Academic Market Designs. In the marketplace for data proposal [agarwal19], buyers with an ML prediction task request a dataset from the market. Given a combination of training data from multiple sellers, the work uses the Shapley value [shapleyval] to allocate revenue to sellers. The model considers one single buyer at one point in time. Like in our model, buyers only pay for datasets that are guaranteed to achieve certain quality on an ML task. This work assumes (P1) is solved without giving a solution (that’s not its focus), it considers one fixed market goal (P2) and designs mechanisms for that scenario. This proposal focuses on the market modeling and it does not explain how to implement the ideas in software, but it showcases many of the challenges we have outlined here related to the design of incentive-compatible mechanisms to govern the participation of participants.

Incentive-Compatible. A number of papers have focused on a specific problem: how to allocate revenue to multiple sellers that have contributed to a dataset (typically a training dataset) given a price for that dataset. They have used the Shapley value [shapleyval] to determine the ’value’ of each datum, and hence the total contribution of each seller [agarwal19, ghorbani2019data, jiaNN19]. The contributions of this work center around how to compute the Shapley value efficiently. While the algorithmic marketplace deals with the problem of data replicability, the other works do not. These lines of work is concerned with (P3), but none of (P1, P2, P4).

Query Pricing. There is a long and principled line of work coming from the database community around the problem of how to price queries [chenMLQ19, revMax19, qbdp15, ppd14]. In this setting, a dataset has a set price. The problem is how to price relational queries on that dataset in such a way that arbitrage opportunities (obtaining the same data through a different and cheaper combination of queries) are not possible. This line of work is concerned with (P3). Recent work in this line [revMax19] also considers how to maximize revenue for the broker under the same pricing model as above. If all datasets of a market are thought of as views over a single relation, then the setting of this work resembles ours. However, many data integration tasks require arbitrary data transformations, and many buyers want to buy fused datasets that contain diverging opinions, for example. This line of work is complementary to our vision and we plan to include these ideas as part of our design.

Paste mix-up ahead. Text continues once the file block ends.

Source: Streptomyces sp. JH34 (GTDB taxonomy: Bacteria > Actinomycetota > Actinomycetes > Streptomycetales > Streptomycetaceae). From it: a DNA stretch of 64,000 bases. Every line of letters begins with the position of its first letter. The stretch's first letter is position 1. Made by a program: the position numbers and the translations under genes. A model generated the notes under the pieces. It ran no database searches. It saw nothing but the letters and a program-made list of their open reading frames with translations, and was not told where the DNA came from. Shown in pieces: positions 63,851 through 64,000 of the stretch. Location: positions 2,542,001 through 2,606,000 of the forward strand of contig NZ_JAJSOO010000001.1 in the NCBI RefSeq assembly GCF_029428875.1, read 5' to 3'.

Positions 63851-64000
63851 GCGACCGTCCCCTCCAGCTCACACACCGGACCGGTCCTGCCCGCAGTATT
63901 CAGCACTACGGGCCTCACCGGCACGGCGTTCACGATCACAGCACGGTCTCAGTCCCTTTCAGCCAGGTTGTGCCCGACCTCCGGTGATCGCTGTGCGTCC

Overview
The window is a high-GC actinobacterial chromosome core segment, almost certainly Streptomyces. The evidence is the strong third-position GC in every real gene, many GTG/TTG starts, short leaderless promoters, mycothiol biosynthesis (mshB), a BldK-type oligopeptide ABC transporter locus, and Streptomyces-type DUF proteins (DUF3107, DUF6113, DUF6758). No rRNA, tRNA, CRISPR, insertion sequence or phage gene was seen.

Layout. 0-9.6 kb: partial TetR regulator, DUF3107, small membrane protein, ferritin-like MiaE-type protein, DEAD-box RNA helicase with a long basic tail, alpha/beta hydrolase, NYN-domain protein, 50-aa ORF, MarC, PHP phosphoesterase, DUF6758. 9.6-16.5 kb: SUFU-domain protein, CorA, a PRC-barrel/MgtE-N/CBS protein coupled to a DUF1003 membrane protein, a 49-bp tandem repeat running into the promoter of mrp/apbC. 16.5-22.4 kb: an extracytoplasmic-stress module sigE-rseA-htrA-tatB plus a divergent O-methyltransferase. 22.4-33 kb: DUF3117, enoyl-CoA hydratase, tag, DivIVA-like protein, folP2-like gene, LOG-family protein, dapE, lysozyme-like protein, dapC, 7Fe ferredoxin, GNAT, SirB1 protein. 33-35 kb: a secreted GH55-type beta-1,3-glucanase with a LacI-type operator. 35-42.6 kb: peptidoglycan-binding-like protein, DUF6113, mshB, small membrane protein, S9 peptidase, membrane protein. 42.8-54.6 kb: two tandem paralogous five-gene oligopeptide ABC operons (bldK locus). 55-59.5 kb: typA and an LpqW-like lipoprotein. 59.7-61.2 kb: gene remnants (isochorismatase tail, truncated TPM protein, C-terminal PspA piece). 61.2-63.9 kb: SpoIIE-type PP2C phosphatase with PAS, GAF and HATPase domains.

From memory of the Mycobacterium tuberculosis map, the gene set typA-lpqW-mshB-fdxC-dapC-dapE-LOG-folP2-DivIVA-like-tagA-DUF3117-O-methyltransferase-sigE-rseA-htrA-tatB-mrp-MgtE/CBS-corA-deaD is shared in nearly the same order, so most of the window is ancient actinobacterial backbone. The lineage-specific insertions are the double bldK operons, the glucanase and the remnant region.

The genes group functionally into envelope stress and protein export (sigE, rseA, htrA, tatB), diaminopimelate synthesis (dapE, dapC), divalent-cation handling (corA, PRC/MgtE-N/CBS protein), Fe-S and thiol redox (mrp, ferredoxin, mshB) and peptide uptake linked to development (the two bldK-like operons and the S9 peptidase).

Value of Data. Some work has focused on the explicit question of how to value data. For example, in [bigdatfirm18, predwbig13] the authors consider what’s the impact of intrinsic properties of data (e.g., sparsity, number of features) for a given fixed prediction task. This line of work is complementary to ours and is interesting as a way of understanding the impact of intrinsic properties. It cannot replace our extrinsic way of pricing data, because the same dataset could be used for many tasks, i.e., other than a prediction task. It can, however, inform how buyers may perceive different intrinsic properties and help with communicating to sellers those needs.

Privacy-Value Connection. This line of work makes a connection between data value and privacy [chenMLQ19, revMax19, ppd14]. The buyer can specify a level of privacy associated with a query, in such a way that the higher the privacy level, the less the dataset is perturbed, meaning the dataset will be of higher quality. Therefore, the higher the privacy level, the higher the price of the dataset.

A key defining feature of our vision is that we make the explicit link between market design and software platform (DMMS), hence providing an end-to-end market environment. End-to-end means we must consider rules that anticipate the behavior of all players, as opposed to rules that apply to only narrow situations—how to perform revenue allocation once the price has been set, how to price features when the task is known to be an ML classification task, etc.

8.2 DMMS Related Work

The DMMS platform presents many new challenges. One of the more challenging and ambitious components is the Mashup Builder. This module directly builds upon the rich work in the theory, algorithms, and systems for data sharing, discovery, and integration. We explain the relationships of some of the relevant work in each category here.